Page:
Fed up with repeated failure of its team in international events, Pakistan Hockey Federation has sought help from the International Hockey Federation (FIH) to reorganise its domestic hockey on modern and scientific lines.
Pakistan, who have failed to win any major hockey tournament in the last 12 years, wants to regain its foothold in the sport and has decided to adopt scientific methods followed by European countries.
PHF Secretary Akhtar-ul-Islam told PTI today that FIH had agreed to help Pakistan review its set-up and reform it according to modern requirements.
Akhtar, who came back from Germany after attending the Hockey World Cup said, "this is the first time I have seen teams in action in a top level tournament and I can safely say we are way behind other teams as far as our strategy and planning is concerned."
Pakistan finished sixth in the competition while other Asian teams India and Japan ended on 11th and 10th positions. Only South Korea reached the semi-finals but lost out and ended on fourth position.
"The Germans before the tournament went down to South Africa for training and they had a support team of some 12 people including a sports psychologist, a fitness trainer, specialist coaches for defence and penalty corners," he said.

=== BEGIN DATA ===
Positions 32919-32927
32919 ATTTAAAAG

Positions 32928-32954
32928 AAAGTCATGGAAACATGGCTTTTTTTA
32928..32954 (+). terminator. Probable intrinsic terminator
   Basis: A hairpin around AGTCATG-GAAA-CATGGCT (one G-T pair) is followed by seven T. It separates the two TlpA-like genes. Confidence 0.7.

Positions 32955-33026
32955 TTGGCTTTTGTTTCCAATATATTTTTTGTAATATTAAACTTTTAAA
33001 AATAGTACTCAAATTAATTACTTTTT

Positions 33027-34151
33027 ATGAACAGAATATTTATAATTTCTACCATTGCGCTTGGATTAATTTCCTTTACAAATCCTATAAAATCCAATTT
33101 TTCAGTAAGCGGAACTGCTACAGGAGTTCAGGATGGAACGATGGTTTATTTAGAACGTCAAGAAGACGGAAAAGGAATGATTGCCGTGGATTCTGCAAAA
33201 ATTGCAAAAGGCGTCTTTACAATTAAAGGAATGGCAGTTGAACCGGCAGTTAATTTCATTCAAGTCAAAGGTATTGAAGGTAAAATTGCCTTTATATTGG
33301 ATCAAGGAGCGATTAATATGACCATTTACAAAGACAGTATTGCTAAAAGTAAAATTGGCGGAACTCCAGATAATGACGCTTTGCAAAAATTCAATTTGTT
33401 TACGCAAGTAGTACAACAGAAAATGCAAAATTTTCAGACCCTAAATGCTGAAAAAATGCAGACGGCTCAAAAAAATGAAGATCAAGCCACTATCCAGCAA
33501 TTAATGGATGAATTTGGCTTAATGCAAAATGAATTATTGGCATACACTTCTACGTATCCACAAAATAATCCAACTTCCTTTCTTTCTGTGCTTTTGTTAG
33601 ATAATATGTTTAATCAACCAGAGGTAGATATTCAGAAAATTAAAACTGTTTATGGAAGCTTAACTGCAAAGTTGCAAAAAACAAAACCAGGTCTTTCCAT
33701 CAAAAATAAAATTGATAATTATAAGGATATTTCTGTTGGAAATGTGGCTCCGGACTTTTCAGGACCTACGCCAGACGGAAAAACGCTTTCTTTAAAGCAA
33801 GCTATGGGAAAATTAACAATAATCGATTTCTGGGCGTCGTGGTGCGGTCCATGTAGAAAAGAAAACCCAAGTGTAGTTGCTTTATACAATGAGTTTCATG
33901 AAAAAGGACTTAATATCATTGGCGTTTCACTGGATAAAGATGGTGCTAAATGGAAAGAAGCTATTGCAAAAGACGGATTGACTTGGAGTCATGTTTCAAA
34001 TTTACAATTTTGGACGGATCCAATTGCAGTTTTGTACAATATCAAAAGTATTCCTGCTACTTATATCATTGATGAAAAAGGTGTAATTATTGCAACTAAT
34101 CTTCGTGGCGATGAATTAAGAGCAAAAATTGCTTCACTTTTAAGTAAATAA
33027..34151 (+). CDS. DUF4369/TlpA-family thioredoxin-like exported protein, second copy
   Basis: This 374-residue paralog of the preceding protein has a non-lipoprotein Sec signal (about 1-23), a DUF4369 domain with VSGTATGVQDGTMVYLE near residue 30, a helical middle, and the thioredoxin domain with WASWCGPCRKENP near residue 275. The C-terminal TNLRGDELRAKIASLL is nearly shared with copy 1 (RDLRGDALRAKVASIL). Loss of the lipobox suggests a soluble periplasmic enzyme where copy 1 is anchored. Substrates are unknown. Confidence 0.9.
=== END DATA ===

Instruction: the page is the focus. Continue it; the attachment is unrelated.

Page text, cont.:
"The fact is hockey is today completely different from when we used to play at the top level. If Pakistan or even India is to surge forward and regain lost glory it has to reorganise its domestic structure and the way its national team goes about preparing for a tournament," the former Olympian said.
"Specially, we need to think seriously as far as having a physical trainer and psychologist is concerned."
Akhtar who returned home in the midst of several controversies generated by statements given by captain Mohammad Saqlain, coach Shahnaz Sheikh and chief selector Khalid Mahmood said he would be meeting with the PHF President, Mir Zafarullah Khan Jamali tomorrow to finalise future plans.
Saqlain had triggered a controversy by criticising coach Shahnaz Sheikh and calling for the appointment of a foreign coach who can put the team in a position to win the next Olympics in Beijing.
The PHF secretary also did not rule out the possibility of appointing a foreign coach on long-term basis to get good results in the next Olympic Games in Beijing.
"That is something I will be discussing with the President after having seen from close range how things work now in international hockey. There is no shame in having a foreign coach but it all depends on whether our finances allow us to spare that sort of money because sponsors are shy of investing in hockey now," Akhtar said.
He said disciplinary action against Saqlain would also be discussed on Tuesday.